- Inflation could cut its value to one loaf of bread. It has happened before to the German Mark in the 1920's.
On Tuesday, the U.S. national debt topped $9 trillion for the first time in history, according to the U.S. Treasury Department's daily accounting of the national debt. Nine trillion dollars! The number is so staggeringly high that it exceeds our ability to comprehend it in monetary units.
Million, billion, trillion – in financial terms, for most of us, it means a lot of money, really a lot of money, but that is about as specific a picture as most ordinary people can grasp.
Let's put all these “illions” into perspective. A million seconds is roughly 12 days, whereas a billion seconds is approximately 32 years.
We understand dollars. And we understand time. So it would take 12 days to pay back a million dollars at a dollar a second. But if you started right now, you'd pay back a BILLION dollars, at a dollar a second, in the year 2039.
A trillion seconds is roughly 32 thousand years. At a dollar a second, you'd pay back a TRILLION dollars in the year 34007.
The U.S. debt stands at $9 trillion. If my calculator is working, then at a dollar a second, the U.S. could be debt- free in the year 290007.
The point of that little exercise was two-fold. The first was to clarify the sheer volume of the debt; the second was to demonstrate the possibility that anybody in government really believes we can ever pay it off.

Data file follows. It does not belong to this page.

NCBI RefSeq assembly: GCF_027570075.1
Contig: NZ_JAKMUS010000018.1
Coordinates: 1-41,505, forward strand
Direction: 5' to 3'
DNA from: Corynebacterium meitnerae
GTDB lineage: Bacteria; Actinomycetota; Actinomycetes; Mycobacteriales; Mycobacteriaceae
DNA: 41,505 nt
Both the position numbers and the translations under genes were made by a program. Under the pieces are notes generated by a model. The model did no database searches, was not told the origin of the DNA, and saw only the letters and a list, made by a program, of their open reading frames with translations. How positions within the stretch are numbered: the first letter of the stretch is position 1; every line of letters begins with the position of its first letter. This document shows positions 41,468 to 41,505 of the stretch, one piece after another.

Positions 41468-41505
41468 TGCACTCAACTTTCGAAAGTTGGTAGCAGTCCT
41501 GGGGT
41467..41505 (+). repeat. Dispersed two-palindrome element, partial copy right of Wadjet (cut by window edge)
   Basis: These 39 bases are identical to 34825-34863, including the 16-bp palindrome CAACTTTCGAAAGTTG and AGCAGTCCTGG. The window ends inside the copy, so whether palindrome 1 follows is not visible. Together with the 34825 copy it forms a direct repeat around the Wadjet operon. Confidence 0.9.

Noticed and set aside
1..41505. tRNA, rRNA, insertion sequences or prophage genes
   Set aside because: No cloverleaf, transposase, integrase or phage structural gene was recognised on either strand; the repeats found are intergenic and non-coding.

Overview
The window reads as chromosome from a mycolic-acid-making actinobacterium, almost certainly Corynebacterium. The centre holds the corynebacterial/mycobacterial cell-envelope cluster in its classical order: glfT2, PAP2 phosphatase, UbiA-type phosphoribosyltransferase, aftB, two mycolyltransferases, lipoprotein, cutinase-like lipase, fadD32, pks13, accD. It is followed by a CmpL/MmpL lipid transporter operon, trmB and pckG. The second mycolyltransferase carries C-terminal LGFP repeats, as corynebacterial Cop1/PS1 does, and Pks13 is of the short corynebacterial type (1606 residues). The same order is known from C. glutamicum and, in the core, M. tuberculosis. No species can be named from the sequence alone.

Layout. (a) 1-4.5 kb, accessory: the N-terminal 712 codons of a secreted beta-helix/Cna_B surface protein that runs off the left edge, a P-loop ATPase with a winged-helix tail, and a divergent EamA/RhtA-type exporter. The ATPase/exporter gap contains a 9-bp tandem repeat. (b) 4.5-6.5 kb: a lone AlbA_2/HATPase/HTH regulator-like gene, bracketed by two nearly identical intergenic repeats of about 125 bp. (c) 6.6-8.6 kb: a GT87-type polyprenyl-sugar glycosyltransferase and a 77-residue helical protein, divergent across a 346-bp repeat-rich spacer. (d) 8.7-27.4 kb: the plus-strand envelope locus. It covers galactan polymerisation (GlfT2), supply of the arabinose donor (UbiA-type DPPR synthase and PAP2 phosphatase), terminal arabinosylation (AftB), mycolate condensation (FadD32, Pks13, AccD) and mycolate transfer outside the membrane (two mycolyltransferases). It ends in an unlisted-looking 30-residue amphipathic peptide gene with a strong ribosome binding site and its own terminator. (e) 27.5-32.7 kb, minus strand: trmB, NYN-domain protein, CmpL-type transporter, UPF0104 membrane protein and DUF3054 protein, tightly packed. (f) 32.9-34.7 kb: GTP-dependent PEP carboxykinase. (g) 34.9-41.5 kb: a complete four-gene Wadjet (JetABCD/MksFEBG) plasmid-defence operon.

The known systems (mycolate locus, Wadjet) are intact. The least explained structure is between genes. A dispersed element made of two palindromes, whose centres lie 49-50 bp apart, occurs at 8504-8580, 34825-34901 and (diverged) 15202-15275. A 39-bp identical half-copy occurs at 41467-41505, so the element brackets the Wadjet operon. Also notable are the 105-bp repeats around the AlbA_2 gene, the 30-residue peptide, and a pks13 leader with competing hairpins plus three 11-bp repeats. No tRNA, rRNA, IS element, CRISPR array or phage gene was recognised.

Each U.S. citizen's share of the national debt works out, according to the National Debt clock, to $29,947.50. That means the average American family of five owes, collectively, $149,737.50.
It also means that unless the average American family of five has a net worth of at least $149,737,50 in assets excluding liabilities (they don't), America is already bankrupt. http://www.dollarcollapse.com/The way the U.S. Administration is rapidly printing currency to pay the $ 700,000,000,000 (actually closer to one+ trillion) a million dollars might buy you a meal in the future. Unemployed march in the Great Depression. http://www.pbs.org/wgbh/amex/rails/timeline/index.html